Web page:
US - California - Full Moon 108 - 07/21/05
Face the Truth
malkmus n. 1. an intelligent but shambolic individual given to idiosyncratic and charming expressive behaviour. v. 2. to appear to mess something up, but inadvertently stumble across a masterstroke. adj. 3. apparently incoherent, but actually rather insightful.
I will make it my life's work to put the word 'malkmus' in the dictionary. It's like ‘Malkovitch' combined with 'doofus' - someone who is undeniably brilliant, but goes about things in a very goofy fashion. 'Man, you're such a malkmus.' Or 'You totally malkmused that up!'
And so we have the former Pavement frontman's latest album. Guess what? He's not malkmused it up nearly enough. Whereas Pig Lib has been in almost permanent residence in my car stereo for the past month with its fantastic forays into prog-guitar extroversion and Pavement-esque songsmithery, Face the Truth has gone all Beck on us. Yep, while Dave Pajo has turned into Elliott Smith, Stephen Malkmus has turned into Beck circa Midnite Vultures or Mutations.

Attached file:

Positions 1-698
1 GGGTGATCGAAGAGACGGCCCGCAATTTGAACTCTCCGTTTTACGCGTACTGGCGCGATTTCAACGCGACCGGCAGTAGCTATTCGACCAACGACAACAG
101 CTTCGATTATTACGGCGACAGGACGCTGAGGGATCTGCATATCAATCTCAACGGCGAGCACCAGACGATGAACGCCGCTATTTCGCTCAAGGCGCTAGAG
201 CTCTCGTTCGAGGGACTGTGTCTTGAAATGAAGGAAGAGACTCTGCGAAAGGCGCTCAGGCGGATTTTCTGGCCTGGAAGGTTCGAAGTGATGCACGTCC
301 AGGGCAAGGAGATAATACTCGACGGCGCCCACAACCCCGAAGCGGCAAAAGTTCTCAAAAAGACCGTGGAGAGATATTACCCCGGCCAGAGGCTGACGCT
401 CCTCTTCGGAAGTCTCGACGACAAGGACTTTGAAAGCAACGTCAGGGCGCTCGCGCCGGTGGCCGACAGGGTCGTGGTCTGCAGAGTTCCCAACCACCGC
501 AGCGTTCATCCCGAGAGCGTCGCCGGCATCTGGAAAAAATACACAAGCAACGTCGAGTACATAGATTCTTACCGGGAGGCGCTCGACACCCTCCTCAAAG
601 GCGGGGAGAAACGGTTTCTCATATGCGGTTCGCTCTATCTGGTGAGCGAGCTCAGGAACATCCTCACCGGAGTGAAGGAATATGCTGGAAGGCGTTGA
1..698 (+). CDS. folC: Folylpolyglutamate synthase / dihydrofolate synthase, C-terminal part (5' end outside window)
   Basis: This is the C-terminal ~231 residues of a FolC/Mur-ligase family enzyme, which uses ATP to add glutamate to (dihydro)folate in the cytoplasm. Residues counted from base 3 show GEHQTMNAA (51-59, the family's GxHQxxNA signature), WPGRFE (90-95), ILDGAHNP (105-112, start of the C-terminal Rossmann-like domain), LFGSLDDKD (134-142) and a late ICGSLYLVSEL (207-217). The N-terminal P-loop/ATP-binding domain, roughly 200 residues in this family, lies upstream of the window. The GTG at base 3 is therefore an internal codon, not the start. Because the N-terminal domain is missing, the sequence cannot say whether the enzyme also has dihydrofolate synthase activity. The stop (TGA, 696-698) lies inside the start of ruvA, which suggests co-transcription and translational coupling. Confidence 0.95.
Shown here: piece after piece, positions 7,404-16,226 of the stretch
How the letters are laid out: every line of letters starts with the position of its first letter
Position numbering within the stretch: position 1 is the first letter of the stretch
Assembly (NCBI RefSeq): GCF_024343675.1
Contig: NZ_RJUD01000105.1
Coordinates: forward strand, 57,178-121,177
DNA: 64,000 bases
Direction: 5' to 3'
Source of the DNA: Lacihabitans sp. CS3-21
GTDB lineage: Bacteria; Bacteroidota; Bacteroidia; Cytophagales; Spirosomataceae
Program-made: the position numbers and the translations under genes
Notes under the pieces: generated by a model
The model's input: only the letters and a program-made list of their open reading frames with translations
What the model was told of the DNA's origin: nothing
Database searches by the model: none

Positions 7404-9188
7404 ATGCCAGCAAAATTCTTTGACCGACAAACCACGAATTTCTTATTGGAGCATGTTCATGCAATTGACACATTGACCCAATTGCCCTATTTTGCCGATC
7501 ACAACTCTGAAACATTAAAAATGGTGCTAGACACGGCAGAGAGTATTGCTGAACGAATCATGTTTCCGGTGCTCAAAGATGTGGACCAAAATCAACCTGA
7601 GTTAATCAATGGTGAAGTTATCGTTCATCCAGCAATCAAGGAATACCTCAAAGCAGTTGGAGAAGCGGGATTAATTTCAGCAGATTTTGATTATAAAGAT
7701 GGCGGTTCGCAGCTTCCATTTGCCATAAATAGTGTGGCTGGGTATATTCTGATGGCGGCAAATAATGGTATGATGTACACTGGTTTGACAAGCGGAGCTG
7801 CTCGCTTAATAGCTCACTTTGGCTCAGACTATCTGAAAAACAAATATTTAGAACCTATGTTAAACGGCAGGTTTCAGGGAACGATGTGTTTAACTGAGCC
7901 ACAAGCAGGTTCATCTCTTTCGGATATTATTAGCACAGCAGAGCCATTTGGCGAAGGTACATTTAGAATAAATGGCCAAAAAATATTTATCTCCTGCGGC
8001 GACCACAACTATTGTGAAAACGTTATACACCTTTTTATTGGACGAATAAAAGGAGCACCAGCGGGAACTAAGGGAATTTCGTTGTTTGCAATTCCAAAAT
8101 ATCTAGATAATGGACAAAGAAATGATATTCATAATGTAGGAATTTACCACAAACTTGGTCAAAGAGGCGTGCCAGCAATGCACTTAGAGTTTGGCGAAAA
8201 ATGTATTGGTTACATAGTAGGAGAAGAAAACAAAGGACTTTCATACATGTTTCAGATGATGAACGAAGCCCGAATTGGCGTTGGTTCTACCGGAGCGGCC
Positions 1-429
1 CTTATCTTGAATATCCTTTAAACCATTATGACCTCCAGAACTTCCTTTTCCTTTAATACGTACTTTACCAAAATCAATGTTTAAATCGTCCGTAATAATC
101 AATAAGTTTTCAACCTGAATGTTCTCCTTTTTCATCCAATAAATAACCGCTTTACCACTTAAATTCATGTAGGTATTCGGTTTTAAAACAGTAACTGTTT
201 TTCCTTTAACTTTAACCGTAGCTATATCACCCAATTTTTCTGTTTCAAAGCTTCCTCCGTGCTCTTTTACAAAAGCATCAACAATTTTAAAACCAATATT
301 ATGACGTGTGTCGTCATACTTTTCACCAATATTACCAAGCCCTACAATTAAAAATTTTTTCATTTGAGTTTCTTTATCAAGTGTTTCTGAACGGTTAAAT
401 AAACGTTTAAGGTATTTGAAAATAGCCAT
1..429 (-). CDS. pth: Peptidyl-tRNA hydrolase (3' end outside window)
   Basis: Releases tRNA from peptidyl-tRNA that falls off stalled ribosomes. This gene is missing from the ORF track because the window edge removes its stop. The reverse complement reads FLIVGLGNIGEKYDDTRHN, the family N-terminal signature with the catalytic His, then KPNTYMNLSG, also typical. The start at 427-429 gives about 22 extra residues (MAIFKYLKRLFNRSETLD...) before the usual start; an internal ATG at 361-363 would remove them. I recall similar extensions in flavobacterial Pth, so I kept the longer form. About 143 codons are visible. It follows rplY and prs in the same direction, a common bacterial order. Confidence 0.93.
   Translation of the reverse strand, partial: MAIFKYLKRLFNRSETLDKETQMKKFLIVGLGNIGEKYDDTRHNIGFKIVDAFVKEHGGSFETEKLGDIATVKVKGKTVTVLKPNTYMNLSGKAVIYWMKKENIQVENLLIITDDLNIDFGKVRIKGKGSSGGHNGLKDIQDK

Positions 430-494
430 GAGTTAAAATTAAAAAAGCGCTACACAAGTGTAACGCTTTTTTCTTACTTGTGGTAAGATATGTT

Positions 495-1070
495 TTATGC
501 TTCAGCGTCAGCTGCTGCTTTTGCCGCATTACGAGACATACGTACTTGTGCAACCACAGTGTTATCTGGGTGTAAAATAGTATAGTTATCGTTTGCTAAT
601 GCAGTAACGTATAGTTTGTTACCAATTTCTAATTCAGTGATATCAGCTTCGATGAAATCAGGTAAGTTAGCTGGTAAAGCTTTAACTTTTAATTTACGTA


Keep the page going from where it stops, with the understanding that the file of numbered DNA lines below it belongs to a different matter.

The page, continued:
The songs just don't have the undeniable charm of Pavement's best, or of his previous solo work. Despite being deemed his finest album yet by a lot of reviewers, this is easily his least characteristically malkmus offering. It just tries too damn hard to be all the things that Malkmus isn't. All the songs are much more basic, and rely on extraneous arrangements in order to try and generate interest. In putting this thing together mostly on his own at his home studio in Portland, Oregon, he's lost the benefit of practising and refining the songs with the Jicks to make them malkmus enough.
Much like Kevin Barnes (Of Montreal) losing the sublime feel of his earlier albums by obsessing over the details on his own, it seems like Malkmus is trying too hard to make these songs sound like fully-rounded songs, and in doing so has denied us all the jagged edges that make his best work so malkmus.
Copyright © 2005 Tim Clarke